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Privacy Notice
This privacy notice is being provided to you as a requirement of the federal government as of April 14, 2003. The Health Insurance Portability and Accountability Act.

Summary of Privacy Practices
This is a summary of the ways Atlanta Diabetes Associates may use and share your Protected Health Information without your specific written permission and of your rights with regard to your Protected Health Information.

Use or Disclosure Authorization
This form is an authorization form that you sign that tells Atlanta Diabetes Associates who they may disclose your protected health information to and acknowledges that you have read and understand our privacy notice. At your initial visit you are asked to sign this notice.

Frequently Asked Questions
This is a list of frequently asked questions about The Health Insurance Portability and Accountability Act of April 2003.

Frequently Asked Questions About HIPAA
In the constantly changing healthcare environment, our practice is committed to educating our patients about healthcare issues that affect them. As a result, we have provided below general information about the Health Insurance Portability and Accountability Act of 1996(HIPAA) for your review. Our practice is complying with HIPAA’s regulations and would be happy to answer any additional questions you might have.

What is the Privacy Rule?
The Privacy Rule is part of the Health Insurance Portability and Accountability Act (HIPAA) of 1996. The Privacy Rule establishes a federal requirement that doctors, hospitals or other healthcare providers and health plan obtain a patient’s written consent before using or disclosing a patient’s personal health information to carry out treatment, payment or healthcare operations.

Atlanta Diabetes Associates is required by law to be complaint with the Privacy Rule by April 14, 2003.

What is PHI?

PHI or protected health information means any personal health information as defined by law, including demographic information that is collected from a patient by a healthcare provider or other entity that could potentially identify the individual. PHI includes all medical records and other individually identifiable health information held or disclosed by Atlanta Diabetes Associates regardless of how it is communicated (e.g. electronically, written, verbally).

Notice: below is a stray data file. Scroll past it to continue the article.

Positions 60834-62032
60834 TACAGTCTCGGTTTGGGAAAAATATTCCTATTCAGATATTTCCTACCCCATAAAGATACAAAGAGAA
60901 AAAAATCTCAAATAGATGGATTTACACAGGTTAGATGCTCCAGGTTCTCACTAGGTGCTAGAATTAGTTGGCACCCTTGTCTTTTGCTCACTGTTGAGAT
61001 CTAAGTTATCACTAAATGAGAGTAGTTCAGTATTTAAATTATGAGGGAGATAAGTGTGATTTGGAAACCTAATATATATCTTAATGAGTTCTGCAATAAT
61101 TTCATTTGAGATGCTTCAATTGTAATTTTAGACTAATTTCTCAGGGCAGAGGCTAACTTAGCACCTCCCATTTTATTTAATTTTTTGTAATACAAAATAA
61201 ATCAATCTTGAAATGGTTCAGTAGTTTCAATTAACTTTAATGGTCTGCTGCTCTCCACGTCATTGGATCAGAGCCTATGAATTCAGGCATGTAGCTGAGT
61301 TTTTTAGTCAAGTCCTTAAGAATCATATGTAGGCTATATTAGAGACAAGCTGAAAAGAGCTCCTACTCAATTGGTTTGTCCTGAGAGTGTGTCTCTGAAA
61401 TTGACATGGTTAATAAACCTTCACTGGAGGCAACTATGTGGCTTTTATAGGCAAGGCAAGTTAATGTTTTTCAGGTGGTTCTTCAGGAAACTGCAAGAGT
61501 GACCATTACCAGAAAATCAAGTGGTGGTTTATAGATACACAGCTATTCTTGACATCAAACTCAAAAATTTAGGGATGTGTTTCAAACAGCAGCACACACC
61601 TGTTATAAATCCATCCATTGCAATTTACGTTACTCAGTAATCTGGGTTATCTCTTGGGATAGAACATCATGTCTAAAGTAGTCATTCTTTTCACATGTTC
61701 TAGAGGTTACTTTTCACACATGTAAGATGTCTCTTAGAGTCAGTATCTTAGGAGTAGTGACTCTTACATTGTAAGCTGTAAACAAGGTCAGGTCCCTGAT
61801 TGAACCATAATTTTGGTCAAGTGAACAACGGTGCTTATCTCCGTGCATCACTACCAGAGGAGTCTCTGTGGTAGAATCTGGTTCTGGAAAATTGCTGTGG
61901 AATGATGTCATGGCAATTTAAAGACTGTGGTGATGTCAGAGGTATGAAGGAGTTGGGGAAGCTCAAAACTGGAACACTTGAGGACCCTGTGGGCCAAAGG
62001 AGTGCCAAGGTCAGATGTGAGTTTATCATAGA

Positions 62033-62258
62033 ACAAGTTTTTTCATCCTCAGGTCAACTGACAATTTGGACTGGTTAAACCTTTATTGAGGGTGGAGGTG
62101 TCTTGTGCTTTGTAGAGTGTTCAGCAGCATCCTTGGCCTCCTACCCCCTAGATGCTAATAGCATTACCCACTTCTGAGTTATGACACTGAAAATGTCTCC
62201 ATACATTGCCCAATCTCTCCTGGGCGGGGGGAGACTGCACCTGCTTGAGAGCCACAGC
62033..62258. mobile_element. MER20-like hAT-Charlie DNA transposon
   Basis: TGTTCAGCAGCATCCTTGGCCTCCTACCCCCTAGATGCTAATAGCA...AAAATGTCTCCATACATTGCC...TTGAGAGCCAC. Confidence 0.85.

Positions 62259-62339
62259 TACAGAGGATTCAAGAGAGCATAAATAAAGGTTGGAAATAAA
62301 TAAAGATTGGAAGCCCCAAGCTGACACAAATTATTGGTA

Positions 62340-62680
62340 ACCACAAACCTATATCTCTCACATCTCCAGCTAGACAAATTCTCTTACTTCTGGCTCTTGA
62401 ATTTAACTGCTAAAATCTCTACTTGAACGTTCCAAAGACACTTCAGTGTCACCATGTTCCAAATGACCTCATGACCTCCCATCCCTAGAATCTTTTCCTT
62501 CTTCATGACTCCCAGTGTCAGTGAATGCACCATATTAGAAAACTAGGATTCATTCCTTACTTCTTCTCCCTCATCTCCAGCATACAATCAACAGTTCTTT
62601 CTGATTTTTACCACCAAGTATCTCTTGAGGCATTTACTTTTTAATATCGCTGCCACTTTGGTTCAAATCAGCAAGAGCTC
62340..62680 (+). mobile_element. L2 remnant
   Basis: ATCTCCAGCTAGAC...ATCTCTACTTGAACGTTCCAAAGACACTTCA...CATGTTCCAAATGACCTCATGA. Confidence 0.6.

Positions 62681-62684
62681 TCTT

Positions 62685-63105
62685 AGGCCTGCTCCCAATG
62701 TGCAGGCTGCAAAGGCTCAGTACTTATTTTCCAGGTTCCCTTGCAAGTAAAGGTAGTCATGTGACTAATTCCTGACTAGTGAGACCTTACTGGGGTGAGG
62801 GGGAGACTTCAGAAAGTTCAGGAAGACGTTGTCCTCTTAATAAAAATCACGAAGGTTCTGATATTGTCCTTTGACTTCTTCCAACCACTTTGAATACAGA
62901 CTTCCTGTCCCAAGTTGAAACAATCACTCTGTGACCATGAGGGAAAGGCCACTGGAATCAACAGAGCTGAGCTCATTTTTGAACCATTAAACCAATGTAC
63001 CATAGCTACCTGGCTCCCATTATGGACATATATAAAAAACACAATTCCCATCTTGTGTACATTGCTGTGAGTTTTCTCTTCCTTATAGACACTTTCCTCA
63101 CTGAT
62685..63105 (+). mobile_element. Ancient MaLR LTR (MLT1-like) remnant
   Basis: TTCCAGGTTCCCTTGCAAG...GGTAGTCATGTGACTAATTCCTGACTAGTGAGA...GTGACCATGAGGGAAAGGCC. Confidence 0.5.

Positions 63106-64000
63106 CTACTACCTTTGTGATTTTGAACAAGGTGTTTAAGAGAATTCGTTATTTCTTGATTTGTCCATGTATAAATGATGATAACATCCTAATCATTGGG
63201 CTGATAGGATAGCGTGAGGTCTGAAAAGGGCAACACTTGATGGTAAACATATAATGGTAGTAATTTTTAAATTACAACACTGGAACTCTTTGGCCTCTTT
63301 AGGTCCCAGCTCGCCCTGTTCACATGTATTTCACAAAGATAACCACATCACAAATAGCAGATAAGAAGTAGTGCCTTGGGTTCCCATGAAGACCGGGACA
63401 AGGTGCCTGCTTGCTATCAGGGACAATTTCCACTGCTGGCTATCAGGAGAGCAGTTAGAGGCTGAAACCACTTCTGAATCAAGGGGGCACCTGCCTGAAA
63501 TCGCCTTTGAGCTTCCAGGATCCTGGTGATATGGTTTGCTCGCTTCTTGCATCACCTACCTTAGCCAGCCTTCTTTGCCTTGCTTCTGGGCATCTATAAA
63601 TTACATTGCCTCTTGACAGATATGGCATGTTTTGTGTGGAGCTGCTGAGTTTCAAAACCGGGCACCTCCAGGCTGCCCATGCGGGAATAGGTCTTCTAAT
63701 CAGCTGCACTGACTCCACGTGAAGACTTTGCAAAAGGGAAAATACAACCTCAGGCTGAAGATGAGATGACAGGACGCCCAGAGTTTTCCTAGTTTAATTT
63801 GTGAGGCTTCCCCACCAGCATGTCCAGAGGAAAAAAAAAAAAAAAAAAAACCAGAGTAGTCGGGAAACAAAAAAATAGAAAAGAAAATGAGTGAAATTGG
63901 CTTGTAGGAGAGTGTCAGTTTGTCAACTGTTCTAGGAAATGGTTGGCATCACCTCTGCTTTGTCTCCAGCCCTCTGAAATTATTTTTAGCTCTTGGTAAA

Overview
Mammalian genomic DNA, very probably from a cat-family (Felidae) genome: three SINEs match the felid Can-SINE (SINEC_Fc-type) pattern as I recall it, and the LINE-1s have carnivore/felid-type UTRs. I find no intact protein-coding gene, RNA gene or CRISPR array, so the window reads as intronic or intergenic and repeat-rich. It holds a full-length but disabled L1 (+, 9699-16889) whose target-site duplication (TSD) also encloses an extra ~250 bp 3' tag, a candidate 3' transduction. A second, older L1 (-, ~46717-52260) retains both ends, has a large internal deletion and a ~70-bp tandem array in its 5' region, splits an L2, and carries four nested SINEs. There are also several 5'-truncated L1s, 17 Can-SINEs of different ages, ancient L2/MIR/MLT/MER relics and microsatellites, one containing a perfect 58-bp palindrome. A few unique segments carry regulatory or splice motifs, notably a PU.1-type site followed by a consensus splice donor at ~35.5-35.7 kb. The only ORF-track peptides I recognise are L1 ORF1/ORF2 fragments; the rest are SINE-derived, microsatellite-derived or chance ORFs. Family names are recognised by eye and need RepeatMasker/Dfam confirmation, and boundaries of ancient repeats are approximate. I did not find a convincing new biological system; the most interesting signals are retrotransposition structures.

What is TPO?

TPO refers to the treatment, payment or healthcare operations of Atlanta Diabetes Associates.

In other words, our practice can use or disclose PHI for performing any activity that it deems necessary for 1) providing quality patient care, 2) ensuring that our practice gets paid for services, and 3) operating our practice. Some examples of these activities are use of PHI by the physicians and clinical staff to treat a patient, use of PHI by the business office staff to verify insurance information for billing purposes, use of PHI to obtain a referral, and use of PHI for our practice’s business planning and internal management activities.

Why Do I have to Sign a Consent Form?

In order to use or disclose your PHI, our practice is required to obtain a signed consent form from you to directly treat you or carry out healthcare payment and operations activities. Our practice is NOT REQUIRED to obtain your prior consent in an emergency, when our practice is required by law to treat you, or when there are substantial communication barriers. Our practice reserves the right to refuse to treat you if you do not sign the consent form.

What is the Difference between the Consent and Authorization Forms?

In order to use or disclose your PHI for specified purposes other than direct treatment, payment, or healthcare operations, our practice is required to obtain a signed authorization form from you. For example, if you request our practice to disclose PHI to a third party, you must sign an authorization form. This authorization form is more detailed than a consent form and has a specific expiration date.